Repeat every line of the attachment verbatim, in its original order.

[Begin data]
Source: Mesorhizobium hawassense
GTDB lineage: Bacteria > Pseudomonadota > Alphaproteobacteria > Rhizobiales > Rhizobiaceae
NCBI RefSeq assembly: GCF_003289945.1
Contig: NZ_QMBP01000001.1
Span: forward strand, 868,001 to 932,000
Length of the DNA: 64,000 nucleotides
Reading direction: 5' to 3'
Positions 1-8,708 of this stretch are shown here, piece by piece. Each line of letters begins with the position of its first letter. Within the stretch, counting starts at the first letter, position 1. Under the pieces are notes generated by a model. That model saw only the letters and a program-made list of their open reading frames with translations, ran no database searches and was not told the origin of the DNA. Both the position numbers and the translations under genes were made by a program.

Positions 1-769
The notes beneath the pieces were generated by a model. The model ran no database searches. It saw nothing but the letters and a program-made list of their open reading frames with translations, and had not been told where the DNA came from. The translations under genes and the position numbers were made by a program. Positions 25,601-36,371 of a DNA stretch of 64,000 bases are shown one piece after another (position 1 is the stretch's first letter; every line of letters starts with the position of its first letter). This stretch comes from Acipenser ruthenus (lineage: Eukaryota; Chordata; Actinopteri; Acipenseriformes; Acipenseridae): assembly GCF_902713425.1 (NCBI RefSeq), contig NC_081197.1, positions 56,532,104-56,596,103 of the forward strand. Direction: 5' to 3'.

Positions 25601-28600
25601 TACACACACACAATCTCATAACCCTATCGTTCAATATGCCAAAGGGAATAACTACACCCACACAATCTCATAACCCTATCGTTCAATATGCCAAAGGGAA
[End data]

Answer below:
Source: Mesorhizobium hawassense
GTDB lineage: Bacteria > Pseudomonadota > Alphaproteobacteria > Rhizobiales > Rhizobiaceae
NCBI RefSeq assembly: GCF_003289945.1
Contig: NZ_QMBP01000001.1
Span: forward strand, 868,001 to 932,000
Length of the DNA: 64,000 nucleotides
Reading direction: 5' to 3'
Positions 1-8,708 of this stretch are shown here, piece by piece. Each line of letters begins with the position of its first letter. Within the stretch, counting starts at the first letter, position 1. Under the pieces are notes generated by a model. That model saw only the letters and a program-made list of their open reading frames with translations, ran no database searches and was not told the origin of the DNA. Both the position numbers and the translations under genes were made by a program.

Positions 1-769
The notes beneath the pieces were generated by a model. The model ran no database searches. It saw nothing but the letters and a program-made list of their open reading frames with translations, and had not been told where the DNA came from. The translations under genes and the position numbers were made by a program. Positions 25,601-36,371 of a DNA stretch of 64,000 bases are shown one piece after another (position 1 is the stretch's first letter; every line of letters starts with the position of its first letter). This stretch comes from Acipenser ruthenus (lineage: Eukaryota; Chordata; Actinopteri; Acipenseriformes; Acipenseridae): assembly GCF_902713425.1 (NCBI RefSeq), contig NC_081197.1, positions 56,532,104-56,596,103 of the forward strand. Direction: 5' to 3'.

Positions 25601-28600
25601 TACACACACACAATCTCATAACCCTATCGTTCAATATGCCAAAGGGAATAACTACACCCACACAATCTCATAACCCTATCGTTCAATATGCCAAAGGGAA